An expert witness is another type of witness in court who also has knowledge about matters relevant to the case, though that knowledge does not stem from first-hand experiences. As the name implies, expert witnesses are experts in a field “whose opinion may help a jury make sense of the factual evidence of a case.” Expert witnesses may be brought to court in a variety of different cases, such as family law, personal injury, medical malpractice, and criminal law. For example, an expert witness may be a doctor who is brought into a personal injury case to testify about the extent of the person’s injuries to help the court determine how much should be paid out in damages.
Unlike eyewitnesses, expert witnesses must meet strict standards in order to be considered an “expert.” There are four admissibility standards an individual must meet in order to provide expert testimony: qualifications, reliability, helpfulness, and foundation. Locating witnesses that meet these standards can be challenging, but a public and private records database can help by providing key information about qualifications, like workplace records and professional license records.
Though expert witnesses may not be as convincing as eyewitnesses, they still play a huge role in the outcome of a case by helping the court understand why certain facts matter.
- Expert witnesses are experts in a certain matter that relates to the case and testify to the court about their understanding of the matter based on their expert knowledge.
- Expert witnesses need to pass strict admissibility standards, such as having proper proper qualifications, in order to be allowed to provide expert testimony.
- Expert witness testimony helps the court make sense of the facts of the case and understand why the facts of the case matter one way or another.
Character witnesses are individuals who know the victim, defendant, or someone else involved in a case and can testify on that individual’s specific character traits. Specifically, they will testify on good or bad traits in a person or the reputation of that person in the community. They are a type of witness in court who is usually called for criminal cases to help the jury decide whether the accused actually committed the offense, or if they were already convicted, which sentence to impose. For example, if someone is being prosecuted for money laundering and pleads innocent, a character witness could be a family member of the defendant that testifies on the defendant’s good traits, like honesty, to help convince the jury that the accused isn’t actually guilty.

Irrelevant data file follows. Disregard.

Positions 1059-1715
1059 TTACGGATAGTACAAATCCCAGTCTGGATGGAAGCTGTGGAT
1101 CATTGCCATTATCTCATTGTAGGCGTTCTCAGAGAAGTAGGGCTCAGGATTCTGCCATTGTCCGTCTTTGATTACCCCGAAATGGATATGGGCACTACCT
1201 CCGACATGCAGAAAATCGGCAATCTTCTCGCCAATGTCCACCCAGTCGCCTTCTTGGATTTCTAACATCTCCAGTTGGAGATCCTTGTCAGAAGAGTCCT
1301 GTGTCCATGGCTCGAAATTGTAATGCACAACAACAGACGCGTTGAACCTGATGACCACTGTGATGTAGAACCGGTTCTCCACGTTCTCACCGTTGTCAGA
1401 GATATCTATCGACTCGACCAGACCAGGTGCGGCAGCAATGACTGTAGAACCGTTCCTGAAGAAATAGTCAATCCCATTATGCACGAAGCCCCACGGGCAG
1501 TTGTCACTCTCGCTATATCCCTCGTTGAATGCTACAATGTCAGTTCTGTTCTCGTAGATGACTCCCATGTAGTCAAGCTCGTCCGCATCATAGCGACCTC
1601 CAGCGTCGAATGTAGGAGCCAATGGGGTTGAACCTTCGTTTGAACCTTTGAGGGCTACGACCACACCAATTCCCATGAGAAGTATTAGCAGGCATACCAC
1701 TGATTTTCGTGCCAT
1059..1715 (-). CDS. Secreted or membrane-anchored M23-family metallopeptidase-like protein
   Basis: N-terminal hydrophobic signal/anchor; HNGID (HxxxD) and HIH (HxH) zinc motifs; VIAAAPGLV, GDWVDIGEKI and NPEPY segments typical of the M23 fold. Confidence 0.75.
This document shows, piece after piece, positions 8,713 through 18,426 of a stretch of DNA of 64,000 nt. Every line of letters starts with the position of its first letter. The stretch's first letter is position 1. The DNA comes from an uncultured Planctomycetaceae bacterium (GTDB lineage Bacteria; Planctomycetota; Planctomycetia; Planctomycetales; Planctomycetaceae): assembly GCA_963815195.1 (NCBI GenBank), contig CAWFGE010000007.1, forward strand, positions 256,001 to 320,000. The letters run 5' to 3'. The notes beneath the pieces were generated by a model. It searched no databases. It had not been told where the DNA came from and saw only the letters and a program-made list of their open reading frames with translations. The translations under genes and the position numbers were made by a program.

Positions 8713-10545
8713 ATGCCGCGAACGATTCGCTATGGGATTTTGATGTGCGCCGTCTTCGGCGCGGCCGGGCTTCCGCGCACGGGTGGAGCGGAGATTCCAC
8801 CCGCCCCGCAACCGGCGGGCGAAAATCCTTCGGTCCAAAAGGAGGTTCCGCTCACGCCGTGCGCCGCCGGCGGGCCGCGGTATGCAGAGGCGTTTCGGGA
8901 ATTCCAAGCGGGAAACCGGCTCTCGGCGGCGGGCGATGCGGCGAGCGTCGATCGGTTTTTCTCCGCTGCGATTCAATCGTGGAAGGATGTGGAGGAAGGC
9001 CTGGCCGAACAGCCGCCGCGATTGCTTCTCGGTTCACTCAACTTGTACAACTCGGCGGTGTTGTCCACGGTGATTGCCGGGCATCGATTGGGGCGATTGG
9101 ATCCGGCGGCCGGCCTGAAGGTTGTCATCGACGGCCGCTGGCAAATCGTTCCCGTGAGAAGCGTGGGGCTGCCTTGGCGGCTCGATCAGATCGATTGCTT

Unlike both expert witness testimony and eyewitness testimony that lay out and analyze the factual evidence, character witness testimony provides supporting evidence in the form of a narrative, which is inherently biased. A character witness is not there to answer the what or the why. Instead, they answer the who.
Though character witnesses often discuss background information on individuals, it is for the purpose of telling a story of the kind of person an individual is to persuade the court of a person’s character, not of the facts. While character witness testimony does not lay out factual evidence and is therefore typically not as persuasive, it is nonetheless valuable evidence that can be used as a powerful tool of persuasion.
- Character witnesses are brought in to testify on the character of someone involved in the case based on their personal relationship to that person.
- Character witnesses can be family members, friends, bosses, teachers, or someone else, but they need to know the person they’re testifying about well.
- Character witnesses provide the court with insight into who an individual is, rather than providing information on specific details of the case.
If you’re a legal professional needing to locate witnesses, get started with Tracers to see how public and private records can help you find the right witnesses for your case.